According to Brad Hughes, “Feedback on student writing actually begins LONG before you receive a stack of student papers; it begins with how you design writing assignments and how*you integrate them into your course.” Starting with the design of the essay question itself, a well-designed essay prompt goes a long way in helping students write effectively because the prompt itself makes clear to students exactly what is expected of them. The sample prompt below begins with a succinct statement of the writing assignment. It then explains what the paper should contain and how it will be graded. This clear articulation of the assignment not only helps students know what they are expected to accomplish, but will also help the instructor provide feedback.
Writing Project #1 – Evaluation of a Writer’s Argument
Assignment Guidelines: Choose one of the following pieces we have considered in class and write a 3-page essay that evaluates the author’s ideas about the influence of social media and communication via mobile devices.
Hiding Behind the Screen – Roger Scruton
Your essay should contain the following:
1. Some part of your essay must summarize the author’s argument. You may think that this part is not necessary because, after all, everyone in class has read the essay. Nonetheless, it is an important component because your summary will show how you have understood and interpreted the author’s ideas. Make sure to include the author’s main claim. Also explain the reasoning the author used and assumptions s/he made to support the argument.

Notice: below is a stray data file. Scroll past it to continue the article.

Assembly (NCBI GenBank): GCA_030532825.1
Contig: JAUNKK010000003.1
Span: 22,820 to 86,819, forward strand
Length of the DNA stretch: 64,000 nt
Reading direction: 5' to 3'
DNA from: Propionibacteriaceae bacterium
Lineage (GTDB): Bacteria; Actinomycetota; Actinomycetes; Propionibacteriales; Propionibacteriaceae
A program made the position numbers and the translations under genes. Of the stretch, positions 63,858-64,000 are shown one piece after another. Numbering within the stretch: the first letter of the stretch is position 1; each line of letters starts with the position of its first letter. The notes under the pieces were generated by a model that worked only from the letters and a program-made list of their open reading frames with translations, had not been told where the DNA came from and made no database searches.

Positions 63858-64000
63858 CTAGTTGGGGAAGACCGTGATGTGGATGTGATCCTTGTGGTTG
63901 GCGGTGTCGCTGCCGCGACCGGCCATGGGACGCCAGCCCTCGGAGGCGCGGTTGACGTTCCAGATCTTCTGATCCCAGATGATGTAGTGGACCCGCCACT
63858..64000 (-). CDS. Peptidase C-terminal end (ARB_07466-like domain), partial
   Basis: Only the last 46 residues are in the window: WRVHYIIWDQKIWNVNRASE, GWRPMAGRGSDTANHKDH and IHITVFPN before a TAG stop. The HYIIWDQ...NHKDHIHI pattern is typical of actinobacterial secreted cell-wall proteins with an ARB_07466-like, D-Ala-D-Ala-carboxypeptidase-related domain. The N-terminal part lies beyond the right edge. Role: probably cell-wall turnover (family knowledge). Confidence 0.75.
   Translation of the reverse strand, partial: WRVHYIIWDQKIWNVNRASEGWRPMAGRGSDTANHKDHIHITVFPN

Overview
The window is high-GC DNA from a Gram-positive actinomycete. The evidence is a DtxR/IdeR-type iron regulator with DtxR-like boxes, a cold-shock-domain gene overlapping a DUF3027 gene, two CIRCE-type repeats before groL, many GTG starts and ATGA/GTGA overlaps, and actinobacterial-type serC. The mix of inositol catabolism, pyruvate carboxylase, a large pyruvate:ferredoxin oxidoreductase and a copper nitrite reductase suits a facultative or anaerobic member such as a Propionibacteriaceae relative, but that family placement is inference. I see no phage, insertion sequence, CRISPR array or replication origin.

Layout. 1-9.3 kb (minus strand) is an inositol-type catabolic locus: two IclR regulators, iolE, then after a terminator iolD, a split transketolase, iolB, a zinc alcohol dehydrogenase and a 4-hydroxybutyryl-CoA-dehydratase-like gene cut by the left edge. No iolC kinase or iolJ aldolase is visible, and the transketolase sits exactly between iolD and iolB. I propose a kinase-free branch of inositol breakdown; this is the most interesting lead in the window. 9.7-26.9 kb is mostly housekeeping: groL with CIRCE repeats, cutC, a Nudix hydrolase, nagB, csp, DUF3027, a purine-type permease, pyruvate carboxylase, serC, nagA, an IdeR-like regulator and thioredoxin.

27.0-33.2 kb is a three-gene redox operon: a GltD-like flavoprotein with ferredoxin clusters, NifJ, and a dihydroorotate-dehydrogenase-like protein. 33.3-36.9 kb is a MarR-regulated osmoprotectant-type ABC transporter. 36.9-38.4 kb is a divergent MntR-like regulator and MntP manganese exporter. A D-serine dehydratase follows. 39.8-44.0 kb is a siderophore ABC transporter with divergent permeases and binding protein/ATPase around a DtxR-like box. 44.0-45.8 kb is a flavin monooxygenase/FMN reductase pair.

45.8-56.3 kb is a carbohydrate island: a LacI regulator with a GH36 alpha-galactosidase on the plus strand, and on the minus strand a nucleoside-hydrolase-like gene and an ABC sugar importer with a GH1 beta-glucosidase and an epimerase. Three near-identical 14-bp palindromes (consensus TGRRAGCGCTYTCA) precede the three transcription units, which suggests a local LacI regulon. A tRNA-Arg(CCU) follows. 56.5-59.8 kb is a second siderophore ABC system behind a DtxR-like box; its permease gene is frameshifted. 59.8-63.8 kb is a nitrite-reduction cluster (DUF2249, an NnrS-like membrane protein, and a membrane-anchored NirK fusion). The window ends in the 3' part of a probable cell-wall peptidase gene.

2. The rest of your essay should answer the following question: Do you agree or disagree with the author’s ideas? (If you focus on the author’s reasoning, do you find his/her ideas reasonable and convincing? If you focus on assumptions, what are they and do you agree with them?)
SECTION 3a: Scaffolding & Sequencing Writing Assignments
Another key to effective assignments is how they are integrated into the course. Helping students succeed in a larger writing assignment involves scaffolding or supporting students as they write by identifying smaller, targeted assignments that will help students complete the larger writing task. “Scaffolding” is an instructional strategy that gives students support for a specific challenging task, then moves on to another challenging task, and so on until the entire project is completed. It is helpful, for example, to segment a complex paper into smaller, manageable phases. Do this by breaking down the process by asking students to turn in a series of smaller assignments.That is, are there sub-writing assignments or exercises that will prepare the students for the larger writing task? There are several ways to build the sub-writing assignments or tasks into your course. The first is to consider assigning informal writing assignments that will aid the student in writing some part of the larger writing assignment.
SECTION 3b: Scaffolding with Writing to Learn Assignments
A good way to scaffold a writing assignment is to assign informal writing tasks (usually not formally graded) that allow students to complete some part of the larger writing assignment. For example, if students are writing a literature review, you might have them write summaries or abstracts of individual articles they will use in the literature review. Below is a list of assignments that use writing as a tool for learning. As you consider using informal writing to scaffold the final writing assignment, identify informal writing assignments from the list below that you might have students do as pre-writing for the major writing assignment(s).
Informal Writing Assignments
|Write-In Your Own “Writing to Learn” Assignments: ___________________________________________________________________________________________________|
|How Will These Support Student Learning or Prepare Students to Write the Major Assignments: _________________________________________________________________________________________________|